Subvocal articulations can also be used when information is transferred from short term memory to long term memory. This process is called the articulatory loop, and is part of the newer theories of working memory, an expansion of short term memory. Basically, this occurs when a person attempts to remember a piece of information by repeating it to themselves as well as recalling a mental picture of that piece of information to enforce it both verbally and visually.

  • Long Term Memory: Long term memory holds information that is stored on a semi-permanent basis. There are no known limits on this type of memory. It occurs due to connections that are formed between neurons in the brain that are fairly static. Researchers argue that there can be strong connections between short term and long term memory. For example, the set of English characters "TXLKB" is much more easily recalled than the set of Greek characters "ΓΙΑΔΞ" (assuming that you're more knowledgeable of English than Greek, and have average memory capacities). This is because English letters have been learned by English-speaking people, and are stored in memory much more easily. This is related closely to phonological short term memory.
    • Kinesthetic Memory: When performing physical tasks such as writing and walking, a type of memory known as kinesthetic memory is used. This type of memory is still highly theoretical; it is difficult to apply limits to it due to the lack of clinical testing. It applies to sequences of movements of the muscles and their relationship to each other while in motion, which is all retained in these types of memories.2
    The articulatory loop is one process of encoding information into the long term memory. Further, there are two groups of long term memory processing.
    • Effortful Processing: As its name suggests, this type of memory processing refers to the ways in which we consciously try to remember something. When students use flash cards to stimulate their minds visually and verbally, this is one example of effortful long term memory processing.

Memory Conditions

  • Retrograde Amnesia: This condition involves the loss of previous long term memories, especially those concerning the individual's life. Often times, this is caused by a severe blow to the head. Usually this will result only in the loss of recent long term memories, rather than information that the person has known their whole lives. The reasons for this are still being researched.

  • Anterograde Amnesia: This condition results in a patient being unable to form new long term memories after the time of the brain damage. Usually, they will be able to remember information for a period of several minutes, but beyond that they are unable to retain anything (this is Leonard's condition in the film Memento, which is a good example of what this disorder is like). They are often able to discuss things that happened to them before their injury, but they will not even be able to remember people they've see daily since their brain damage.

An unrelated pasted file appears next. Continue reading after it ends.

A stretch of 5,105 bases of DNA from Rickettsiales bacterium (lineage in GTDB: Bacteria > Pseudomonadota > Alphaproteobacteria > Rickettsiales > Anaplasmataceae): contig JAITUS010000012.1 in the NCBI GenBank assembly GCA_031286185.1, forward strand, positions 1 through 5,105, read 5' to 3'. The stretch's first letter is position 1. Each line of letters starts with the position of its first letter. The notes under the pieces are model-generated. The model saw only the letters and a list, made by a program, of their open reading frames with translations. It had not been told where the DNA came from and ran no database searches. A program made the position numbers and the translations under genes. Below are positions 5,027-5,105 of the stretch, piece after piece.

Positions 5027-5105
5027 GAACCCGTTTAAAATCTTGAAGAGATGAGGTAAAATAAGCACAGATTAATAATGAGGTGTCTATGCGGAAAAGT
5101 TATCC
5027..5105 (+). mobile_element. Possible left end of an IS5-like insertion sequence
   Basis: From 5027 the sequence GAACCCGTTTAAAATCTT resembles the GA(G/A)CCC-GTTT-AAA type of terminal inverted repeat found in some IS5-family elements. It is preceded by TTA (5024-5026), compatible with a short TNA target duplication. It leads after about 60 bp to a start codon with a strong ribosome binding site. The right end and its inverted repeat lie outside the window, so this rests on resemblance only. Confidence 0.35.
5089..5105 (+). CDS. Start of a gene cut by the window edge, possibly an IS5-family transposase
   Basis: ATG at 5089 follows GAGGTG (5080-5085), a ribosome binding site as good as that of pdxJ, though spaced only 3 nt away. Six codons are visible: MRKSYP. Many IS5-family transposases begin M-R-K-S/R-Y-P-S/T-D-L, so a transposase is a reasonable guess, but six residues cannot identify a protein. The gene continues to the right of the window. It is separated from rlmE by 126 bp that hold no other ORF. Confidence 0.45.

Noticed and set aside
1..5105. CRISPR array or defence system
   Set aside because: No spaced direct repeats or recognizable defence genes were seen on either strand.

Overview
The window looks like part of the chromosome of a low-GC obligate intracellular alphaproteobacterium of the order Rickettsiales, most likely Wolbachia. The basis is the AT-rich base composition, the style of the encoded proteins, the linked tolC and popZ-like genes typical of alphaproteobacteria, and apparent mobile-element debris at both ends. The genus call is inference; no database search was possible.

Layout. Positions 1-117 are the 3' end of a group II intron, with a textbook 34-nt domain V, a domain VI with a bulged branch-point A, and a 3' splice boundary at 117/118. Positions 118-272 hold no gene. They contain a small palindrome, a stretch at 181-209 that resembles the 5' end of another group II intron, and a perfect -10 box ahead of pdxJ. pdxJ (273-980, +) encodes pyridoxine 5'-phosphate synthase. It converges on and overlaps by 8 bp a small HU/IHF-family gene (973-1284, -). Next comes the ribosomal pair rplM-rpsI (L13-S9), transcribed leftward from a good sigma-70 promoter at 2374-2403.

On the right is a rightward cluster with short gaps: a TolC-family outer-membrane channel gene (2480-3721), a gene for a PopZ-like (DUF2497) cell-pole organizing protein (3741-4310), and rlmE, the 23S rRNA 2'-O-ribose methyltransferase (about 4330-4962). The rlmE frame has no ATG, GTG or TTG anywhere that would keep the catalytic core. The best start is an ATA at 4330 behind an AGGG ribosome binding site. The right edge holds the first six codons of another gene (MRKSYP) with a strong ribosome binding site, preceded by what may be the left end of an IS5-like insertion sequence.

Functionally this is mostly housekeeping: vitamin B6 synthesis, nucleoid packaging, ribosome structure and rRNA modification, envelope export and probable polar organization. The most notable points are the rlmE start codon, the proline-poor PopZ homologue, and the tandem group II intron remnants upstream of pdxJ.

• Eidetic Memory or Photographic Memory: True to its name, individuals with photographic memories are able to recall events, objects, or information with extreme visual clarity. Some people experience similar types of memories when they have what is known as a flashbulb memory, an extremely lucid recollection of an event. However, individuals with photographic memories experience this all of the time. The transition between short term and long term memory is sometimes nonexistant for them, as they can often remember whatever they like without practicing the articulatory loop that many others do. Reasons for the existence of photographic memories are unknown. However, they are often tied to other conditions such as synesthesia, and I believe that it could be linked to a much more developed hippocampus; this is the area in the brain which controls memory.

1John Donne. A Valediction: Forbidden Mourning.
2Information on kinesthetic memory from Thanks to dutchess for reminding me of this type!


E. F. Loftus. Memory. © 1980; K. Haberlandt. Cognitive Psychology. © 1994; N. E. Spear. Memory: Phenomena and Principles. © 1994. — Node your library.
This is a node in progress. I'm thinking of adding a section regarding learning & long term memory, but I need to gather more of my notes together. Suggestions or additions for this? I'd love to hear them.